Computer Games Laboratory (IN7106, IN710615)

Time, Place

Mo. 14:15 - ca. 15:45, room 02.13.010

(Only on days with milestone submissions, see detailed schedule below)

SupervisionN. Thuerey, S. Wiewel

Mandatory kick-off meeting: April 3rd in room 01.10.011 at 14:15 hrs. (For sign-up details, please carefully read the registration section below!)

Begin Laboratory: Monday, April 23., 2018


Main wiki:

This course is open only to master students in Informatik: Games Engineering. The module comprises lectures, programming exercises, and student presentations

Final pres.The final presentation of results will take place during the demo day (exact day tba).
PrerequisitesBachelor Informatik: Games Engineering

Short Summary

Nach der Teilnahme am Modul sind die Studenten in der Lage gezielt visuelle Effekte zu analysieren und diese mithilfe von Shadern für Spiele und andere Applikationen zu erstellen. Die erlernten Technologien umfassen Beleuchtung, Bildeffekte, Compute und fortgeschrittene Technologien wie Tessellation. Die Studenten können Shader optimieren und Gelerntes auch auf Bereiche außerhalb des Games Engineering anwenden. Sie erhalten einen tiefen Einblick in die Funktionsweisen und den Aufbau moderner Renderer und verstehen die Einordnung verschiedener Shader in die Graphics Pipeline.

Inhalt anhand von aktuellen Beispielen wird den Studenten die plattformübergreifende Entwicklung von Shadern für Games und andere, Computergrafik fokussierte, Anwendungen erläutert. Als Entwicklungsumgebung kommen Unity3D, Unreal Engine oder Visual Studio zum Einsatz. Spezieller Fokus liegt hier auf:

  • Aufbau von Shadern: Vertex, Fragment, Geometry und Surface Shader
  • Verschiedene Beleuchtungsmodelle
  • Physically Based Rendering, BRDFs
  • Optimierung, Performance Analyse, Tools
  • Rendering, Graphic APIs
  • Post-Processing, Image Effects
  • Compute Shader
  • Tessellation
  • Stylized Shading
  • Volume Rendering


This is a practical course which involves a hands-on approach with neither traditional lectures nor exercises. Instead, we will meet ca. once every two weeks to discuss technical issues and to track progress via milestones. Students can utilize available game engines, yet we will make sure that a considerable own programming effort will be invested. While development will take place on PCs, students are free to choose the target platform of their final game. 

At the end of the course, all results will be presented to the public.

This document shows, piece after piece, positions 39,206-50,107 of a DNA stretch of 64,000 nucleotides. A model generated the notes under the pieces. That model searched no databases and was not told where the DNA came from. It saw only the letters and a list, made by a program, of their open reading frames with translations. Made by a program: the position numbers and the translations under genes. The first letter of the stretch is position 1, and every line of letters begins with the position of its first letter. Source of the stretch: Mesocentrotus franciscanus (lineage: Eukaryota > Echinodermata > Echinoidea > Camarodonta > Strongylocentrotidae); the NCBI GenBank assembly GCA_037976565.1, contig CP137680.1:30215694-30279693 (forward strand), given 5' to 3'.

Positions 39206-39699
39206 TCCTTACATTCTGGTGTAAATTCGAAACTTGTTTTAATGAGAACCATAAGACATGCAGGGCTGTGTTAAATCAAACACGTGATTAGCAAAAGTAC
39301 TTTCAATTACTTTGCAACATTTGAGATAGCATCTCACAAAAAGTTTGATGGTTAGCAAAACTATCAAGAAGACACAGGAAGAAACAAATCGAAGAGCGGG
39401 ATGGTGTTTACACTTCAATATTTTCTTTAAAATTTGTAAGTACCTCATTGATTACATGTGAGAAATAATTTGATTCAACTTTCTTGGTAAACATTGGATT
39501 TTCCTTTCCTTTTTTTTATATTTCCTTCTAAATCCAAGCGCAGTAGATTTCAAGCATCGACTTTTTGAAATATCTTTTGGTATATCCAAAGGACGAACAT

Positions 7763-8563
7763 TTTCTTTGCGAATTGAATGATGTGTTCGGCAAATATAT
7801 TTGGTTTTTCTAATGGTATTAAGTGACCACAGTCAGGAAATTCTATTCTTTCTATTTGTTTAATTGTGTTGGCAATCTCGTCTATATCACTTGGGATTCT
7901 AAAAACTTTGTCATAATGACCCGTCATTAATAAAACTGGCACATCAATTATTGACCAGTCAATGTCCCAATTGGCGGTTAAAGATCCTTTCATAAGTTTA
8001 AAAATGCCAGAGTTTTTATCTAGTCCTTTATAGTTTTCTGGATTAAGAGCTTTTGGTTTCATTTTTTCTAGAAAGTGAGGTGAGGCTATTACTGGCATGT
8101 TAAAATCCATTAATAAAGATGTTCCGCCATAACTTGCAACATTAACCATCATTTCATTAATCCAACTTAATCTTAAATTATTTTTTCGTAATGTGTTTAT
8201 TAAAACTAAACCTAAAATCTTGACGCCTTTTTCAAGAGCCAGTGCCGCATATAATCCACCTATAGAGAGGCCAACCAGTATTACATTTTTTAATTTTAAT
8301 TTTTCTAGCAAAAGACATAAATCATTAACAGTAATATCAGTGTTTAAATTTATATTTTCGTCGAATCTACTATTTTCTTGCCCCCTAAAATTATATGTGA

• Good programming skills (course projects are written in C++ or C#).
  • Students should have passed successfully the Realtime CG lecture and practical.
  • This practical is open for students of Informatics: Games Engineering only.


Regardless the content of the game, the development process must adhere to the guidelines proposed below. Students are encouraged to design a game that has strong links to one of the areas of specialization in the curriculum of the Master program Informatik: Games Engineering.     

Students chose their favorite area of specialization and contact the corresponding adminstrator (see list below) to propose and discuss the intended game. Teams from different areas can also join to create an even more complex game. 


All students have to sign up for the Computer Games Laboratory and attend the mandatory lectures. It is not possible to join later on during the semester. Note - this practical course does not use the regular TUM informatics matching system you might know from other seminars and practicals.

In order to register for this course, send a short email to nils.thuerey(at) with your name. This email needs to be sent before the kick-off meeting. If you already have a team, please also indicate this in the email.

Next, make sure to attend the kick-off meeting. It takes please before the semester starts because of the tight milestone schedule for this course. Note that you should not sign up for this course until you're sure you will participate. If you drop out, this can cause significant problems for your other team members.


The following table gives an overview of all in class meetings during the semester. On all none mentioned weeks there is no class.

lecture / milestonedateteam presentationto publish on the wiki
(due sunday before presentation)
Lecture: kick-off3. April Form groups, register groups by Apr. 16 via email to
Lecture: softskills and prototyping23. April Groups formed and registered.

1. Milestone: Game idea pitch
30. AprilGame ideaReport: Game idea proposal
Slides: Game idea

7. May Critiques (wiki) 
2. Milestone: Prototype14. MayPrototypeReport: Prototype
Slides: Prototype
Wiki: mutual critiques
3. Milestone: Interim Demo4. JuneInterim resultsReport: Interim results
Slides: Interim results
Lecture: Playtesting
4. Milestone: Alpha release
25. JuneAlpha versionReport: Alpha release
Slides: Alpha release
5. Playtesting2. JulyPlaytesting resultsReport: Playtesting results
Slides: Playtesting results
6. Final Release9. JulyFinal releaseReport: Final documentation
Slides: Final
Compiled final game version
Demo Day live presentation Live Demo